Check out the 2019 publication of the Journal of Emerging Dance Scholarship at https://www.jedsonline.net/!
From its outset in 2013, the Journal of Emerging Dance Scholarship (JEDS) has committed to publishing articles by emerging dance scholars: to encourage new thinkers in a competitive academic publishing landscape. As highlighted in the 2018 Editor’s Introduction, this has and continues to involve a tradition of care in JEDS’s peer review process to support the ‘future voices of dance’. While tightly holding onto this tradition, the current volume has materialized through a new editing model where we, as emerging scholars, stepped into the role of guest editors. This is an important evolution as JEDS is now developing emerging leaders in dance scholarship as well as emerging authors. We extend enormous gratitude to Founding Editor Ass. Prof. Urmimala Sarkar for her trust in us and mentorship throughout this process. We also acknowledge Founding Editor Prof. Linda Caldwell who was a part of many JEDS journeys that have lead up to this point.
The current volume brings together articles on the theme of Practicalities of Practice through a 21st Century Lens by exploring examples of dance education and dance-making.
In Habitus and perceptions: Lecturers Discuss Dance in Primary Teacher Education Courses in Queensland, Australia,Rachael Jacobs (Australia) questions community habitus and preservice primary teachers’ attitudes towards dance within the Australian Arts Curriculum. Her research draws on the voices of four lecturers and aims to illuminate the challenges of teaching and advocating for dance educational experiences. Jacobs analyses how institutional limitations and previous dance experiences can influence the enthusiasm and confidence of preservice teachers to both learn and teach dance in their future classrooms.
In ‘It’s not for the faint hearted’: Perceptions and Attitudes of Three Community Dance Practitioners Providing Dance within Prison Environments in New Zealand/Aotearoa, Kristie Mortimer (Aotearoa/New Zealand) unpacks the perspectives of three practitioners on delivering dance in prison environments. Mortimer focuses on perceptions of practitioner-participant relationships and the emotional responses of nervousness and detachment. She articulates differing experiences between the practitioners, highlighting a plurality of practitioner positionalities and approaches to delivering dance in prison environments.
Emma Cosgrave (Aotearoa/New Zealand) focuses on the phenomenon of creativity as experienced by new tertiary dance graduates in Informing Creativity: An Exploration of Contemporary Dance Graduates’ Experiences of Creativity in Tasking Processes within Professional Collaborative Dance-Making. Drawing from interviews with new graduates turned professional dancers, her findings connect these dancers’ feeling of creativity to the social climate of rehearsals, clear choreographer-dancer communication, feeling value and respected, and open and closed task structures. This article identifies possible needs for dancers to feel productively creative.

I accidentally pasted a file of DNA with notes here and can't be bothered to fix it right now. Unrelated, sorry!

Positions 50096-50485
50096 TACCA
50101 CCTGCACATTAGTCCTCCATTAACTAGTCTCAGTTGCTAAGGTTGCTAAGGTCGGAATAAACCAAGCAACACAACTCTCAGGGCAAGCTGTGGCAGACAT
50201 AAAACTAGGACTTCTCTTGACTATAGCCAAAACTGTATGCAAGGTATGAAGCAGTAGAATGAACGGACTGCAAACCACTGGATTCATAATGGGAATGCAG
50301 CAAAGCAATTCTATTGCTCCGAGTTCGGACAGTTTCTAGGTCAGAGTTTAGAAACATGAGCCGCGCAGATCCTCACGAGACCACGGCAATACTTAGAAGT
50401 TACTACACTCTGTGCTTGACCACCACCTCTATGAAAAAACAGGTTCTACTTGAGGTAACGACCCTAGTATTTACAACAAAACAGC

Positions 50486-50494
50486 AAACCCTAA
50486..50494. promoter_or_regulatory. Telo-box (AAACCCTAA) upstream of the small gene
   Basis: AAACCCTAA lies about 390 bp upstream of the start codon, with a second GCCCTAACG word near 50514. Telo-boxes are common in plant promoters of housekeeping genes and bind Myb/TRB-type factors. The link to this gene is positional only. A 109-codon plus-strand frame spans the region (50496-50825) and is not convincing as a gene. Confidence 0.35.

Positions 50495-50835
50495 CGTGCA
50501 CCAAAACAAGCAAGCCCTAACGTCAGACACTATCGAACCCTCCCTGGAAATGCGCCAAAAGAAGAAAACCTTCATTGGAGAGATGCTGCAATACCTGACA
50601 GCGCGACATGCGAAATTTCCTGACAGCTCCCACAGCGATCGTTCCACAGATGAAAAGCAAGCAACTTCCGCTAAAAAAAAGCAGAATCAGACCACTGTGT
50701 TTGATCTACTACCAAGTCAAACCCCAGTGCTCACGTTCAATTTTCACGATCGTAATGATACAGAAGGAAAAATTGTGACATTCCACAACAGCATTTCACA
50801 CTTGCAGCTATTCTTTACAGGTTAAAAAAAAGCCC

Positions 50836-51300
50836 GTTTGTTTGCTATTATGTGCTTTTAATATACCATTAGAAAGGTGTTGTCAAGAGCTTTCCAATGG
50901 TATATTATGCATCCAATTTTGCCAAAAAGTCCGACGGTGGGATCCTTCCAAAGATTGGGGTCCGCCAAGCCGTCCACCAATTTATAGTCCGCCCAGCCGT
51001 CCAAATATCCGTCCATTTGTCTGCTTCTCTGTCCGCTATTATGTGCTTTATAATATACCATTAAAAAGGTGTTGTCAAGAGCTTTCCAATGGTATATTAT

In Moving Thinking: Is Dance Making a Somatic Practice? Julie Mulvihill (United States) argues that dance making is a somatic practice through a synthesis of Alexander Technique and her own practice. Mulvihill furthers this work with a focus on collaboration and discusses how Alexander Technique principles were central to the development of Composing Compromise: A Performance Collage (2018). Through this article, Mulvihill demonstrates Alexander Technique as a lens through which to view dance making and as a practical framework that can be applied in the process.
In Kenneth MacMillan’s Manon: Butch Ballerinas and Dancing Rape, Laura Briggs & Mara Mandradjieff (United States) engage a feminist and queer lens to consider how ballet choreography attends to the portrayal of women in light of contemporary feminist conversations such as #MeToo. The authors offer critique of the choreography and costuming within the ballet Manon, and interrogate how particular ballerinas might influence a feminist perception of the central character.
We sincerely thank the peer reviewers who have generously offered thoughtful feedback for the articles. Congratulations to the authors!
Anja Ali-Haapala, Ph.D., Independent Researcher, Brisbane, Australia.
Dr Anja Ali-Haapala is a dance researcher and community dance teacher. She studies how people engage with dance as audience members and recreational dancers. After being awarded her PhD on dance audience reception from Queensland University of Technology in 2016, she went on to lead Ballet Moves for Adult Creative Health, a research partnership with Queensland Ballet and Queensland University of Technology. Ultimately, she is interested in understanding and advocating for dance experiences that enrich the lives of individuals and communities.
Sarah Knox, MCPA, Lecturer in Dance Studies, University of Auckland, Auckland, Aotearoa/New Zealand.
Sarah Knox is a dance scholar, teacher, choreographer and performer. Her research explores collaboration within educational and choreographic contexts. She is currently pursuing Ph.D in Dance Studies at The University of Auckland. In 2020 Sarah became the Chair of the World Dance Alliance Asia Pacific Education and Training Network. Sarah, and Anja, are the co-founders of the Early Career Researchers Community – Dance.